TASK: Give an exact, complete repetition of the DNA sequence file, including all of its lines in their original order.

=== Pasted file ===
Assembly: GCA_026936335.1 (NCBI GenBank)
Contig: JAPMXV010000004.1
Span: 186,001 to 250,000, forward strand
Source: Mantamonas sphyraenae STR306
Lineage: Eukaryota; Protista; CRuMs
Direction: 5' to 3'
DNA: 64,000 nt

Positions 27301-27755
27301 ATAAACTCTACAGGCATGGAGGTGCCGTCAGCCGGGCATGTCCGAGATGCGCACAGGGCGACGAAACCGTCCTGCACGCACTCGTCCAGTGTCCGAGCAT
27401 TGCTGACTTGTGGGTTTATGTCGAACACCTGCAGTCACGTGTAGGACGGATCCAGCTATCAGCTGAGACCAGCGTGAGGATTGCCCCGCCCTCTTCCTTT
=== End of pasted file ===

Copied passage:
Assembly: GCA_026936335.1 (NCBI GenBank)
Contig: JAPMXV010000004.1
Span: 186,001 to 250,000, forward strand
Source: Mantamonas sphyraenae STR306
Lineage: Eukaryota; Protista; CRuMs
Direction: 5' to 3'
DNA: 64,000 nt

Positions 27301-27755
27301 ATAAACTCTACAGGCATGGAGGTGCCGTCAGCCGGGCATGTCCGAGATGCGCACAGGGCGACGAAACCGTCCTGCACGCACTCGTCCAGTGTCCGAGCAT
27401 TGCTGACTTGTGGGTTTATGTCGAACACCTGCAGTCACGTGTAGGACGGATCCAGCTATCAGCTGAGACCAGCGTGAGGATTGCCCCGCCCTCTTCCTTT